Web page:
35 McNamara Reflection  Refer to your notes packet

36 The Counter Culture  The Antiwar Movement  Casualties mount  Americans bombs rain down on Vietnam  Images and stories hit the front pages and the front porches  SNCC and SDS tip the scales (Student Nonviolent Coordinating Committee and Students for a Democratic Society)  MLK condemns the war and the Johnson Administration  By 1967, men were burning their draft cards or fleeing to Canada

37 The Counter Culture  Refer to your notes packet 1967, Antiwar demonstrator outside the Pentagon

38 The Counter Culture  October of 1967, 100K protestors assemble at Lincoln Memorial  By the late 1960s, millions of young people openly rejected the values and behaviors of their elders  For the first time in American history, flamboyant rejection of respectable norms in clothing, language, sexual behavior, and drug use became the basis for a mass movement  Rallying cry was “Liberation”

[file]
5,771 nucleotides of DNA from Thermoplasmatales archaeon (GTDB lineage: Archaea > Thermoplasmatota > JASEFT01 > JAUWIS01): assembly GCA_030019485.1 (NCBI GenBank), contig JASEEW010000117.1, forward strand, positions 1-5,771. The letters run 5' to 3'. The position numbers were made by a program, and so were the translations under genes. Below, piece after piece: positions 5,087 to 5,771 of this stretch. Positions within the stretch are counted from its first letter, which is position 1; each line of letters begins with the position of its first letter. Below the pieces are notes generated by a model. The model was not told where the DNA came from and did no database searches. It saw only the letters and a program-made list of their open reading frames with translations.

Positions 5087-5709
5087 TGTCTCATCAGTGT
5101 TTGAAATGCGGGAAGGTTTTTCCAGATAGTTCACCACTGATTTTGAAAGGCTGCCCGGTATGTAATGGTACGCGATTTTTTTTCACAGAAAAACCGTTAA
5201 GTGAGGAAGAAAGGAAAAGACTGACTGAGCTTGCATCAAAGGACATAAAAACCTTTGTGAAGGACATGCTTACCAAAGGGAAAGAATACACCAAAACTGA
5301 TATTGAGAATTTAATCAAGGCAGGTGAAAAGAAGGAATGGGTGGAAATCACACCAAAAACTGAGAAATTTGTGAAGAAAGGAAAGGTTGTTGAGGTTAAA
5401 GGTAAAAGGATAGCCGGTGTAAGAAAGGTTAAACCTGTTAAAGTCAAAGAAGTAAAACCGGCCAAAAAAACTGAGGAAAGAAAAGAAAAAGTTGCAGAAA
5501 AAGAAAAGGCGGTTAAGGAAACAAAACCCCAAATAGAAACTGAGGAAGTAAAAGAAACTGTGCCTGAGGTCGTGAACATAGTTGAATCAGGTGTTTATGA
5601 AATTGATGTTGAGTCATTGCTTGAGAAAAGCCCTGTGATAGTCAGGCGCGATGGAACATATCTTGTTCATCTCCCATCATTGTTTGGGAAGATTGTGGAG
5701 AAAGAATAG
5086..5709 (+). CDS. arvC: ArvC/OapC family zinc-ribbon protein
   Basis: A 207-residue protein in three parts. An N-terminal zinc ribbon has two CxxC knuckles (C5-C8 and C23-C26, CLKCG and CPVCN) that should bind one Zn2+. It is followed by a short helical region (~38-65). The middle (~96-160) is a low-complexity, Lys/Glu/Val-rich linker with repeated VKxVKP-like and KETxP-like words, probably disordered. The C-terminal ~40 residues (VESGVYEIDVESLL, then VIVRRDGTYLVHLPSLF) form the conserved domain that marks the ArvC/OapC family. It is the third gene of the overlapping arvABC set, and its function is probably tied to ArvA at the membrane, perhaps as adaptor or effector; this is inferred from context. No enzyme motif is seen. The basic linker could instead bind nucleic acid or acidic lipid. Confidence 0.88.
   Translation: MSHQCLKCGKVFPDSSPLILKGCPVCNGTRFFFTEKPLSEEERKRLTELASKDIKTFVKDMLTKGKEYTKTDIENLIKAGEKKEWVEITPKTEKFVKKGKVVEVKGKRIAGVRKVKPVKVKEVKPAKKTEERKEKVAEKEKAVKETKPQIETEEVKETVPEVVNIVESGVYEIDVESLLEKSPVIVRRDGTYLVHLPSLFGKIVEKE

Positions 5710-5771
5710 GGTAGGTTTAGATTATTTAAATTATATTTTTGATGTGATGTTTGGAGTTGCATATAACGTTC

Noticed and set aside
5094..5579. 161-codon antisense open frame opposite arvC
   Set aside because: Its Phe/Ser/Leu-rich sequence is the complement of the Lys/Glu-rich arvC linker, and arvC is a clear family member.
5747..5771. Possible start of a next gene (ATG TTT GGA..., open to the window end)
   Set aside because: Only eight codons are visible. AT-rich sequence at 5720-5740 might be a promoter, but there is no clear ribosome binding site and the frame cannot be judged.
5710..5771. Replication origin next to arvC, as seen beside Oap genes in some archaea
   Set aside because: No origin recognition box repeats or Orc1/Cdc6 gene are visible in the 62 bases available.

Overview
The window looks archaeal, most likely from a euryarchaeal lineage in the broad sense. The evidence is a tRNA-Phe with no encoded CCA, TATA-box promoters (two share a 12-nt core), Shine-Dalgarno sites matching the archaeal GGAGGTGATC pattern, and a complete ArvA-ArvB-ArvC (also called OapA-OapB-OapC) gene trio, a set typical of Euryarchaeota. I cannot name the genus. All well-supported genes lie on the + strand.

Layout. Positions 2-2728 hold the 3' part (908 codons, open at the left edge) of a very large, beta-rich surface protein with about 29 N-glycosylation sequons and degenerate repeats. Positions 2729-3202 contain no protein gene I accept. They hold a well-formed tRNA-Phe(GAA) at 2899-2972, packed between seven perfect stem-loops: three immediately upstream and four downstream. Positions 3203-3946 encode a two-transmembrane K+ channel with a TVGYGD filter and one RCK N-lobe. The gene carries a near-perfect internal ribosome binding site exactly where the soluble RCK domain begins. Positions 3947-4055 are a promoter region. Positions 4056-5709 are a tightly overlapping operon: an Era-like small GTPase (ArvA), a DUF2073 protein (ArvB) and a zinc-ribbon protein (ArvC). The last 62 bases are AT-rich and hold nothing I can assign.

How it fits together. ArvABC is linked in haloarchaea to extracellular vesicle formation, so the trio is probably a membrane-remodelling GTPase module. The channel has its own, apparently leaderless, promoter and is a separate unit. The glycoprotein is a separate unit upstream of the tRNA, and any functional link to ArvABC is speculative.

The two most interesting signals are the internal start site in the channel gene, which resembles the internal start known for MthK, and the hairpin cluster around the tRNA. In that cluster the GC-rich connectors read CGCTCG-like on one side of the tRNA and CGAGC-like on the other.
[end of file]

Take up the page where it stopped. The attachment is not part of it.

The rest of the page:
39 The Counter Culture What they were after  Emphasized the ideal of community  Independence from authority  The Free individual  1967, The Summer of Love  “Give peace a chance”

40 The Weather Underground: The Weatherman  Splinter group of SNCC  the Weathermen were widely criticized for their use of violence as a means of social and political change.  Many accused the group of terrorism, while others accused it of giving all activists, both militant and more mainstream, a bad name. “ When you feel you have right on your side, you can do some pretty horrific things.” - Brian Flanagan, former Weatherman

41 The Weatherman  Refer to your notes packet

42 The Weatherman  The Weatherman believed that violent action was a necessary evil in a time of crisis, a last-ditch effort to grab the country’s attention.  The Results - a widespread revolt against the status quo: against previously upheld structures of racism, sexism and classism, against the violence of the Vietnam War and America’s interventions abroad.

43 Kent State  The Vietnam war heightened awareness and protest, which spread to college campuses  In May 1970, Kent State students protesting the bombing of Cambodia by United States military forces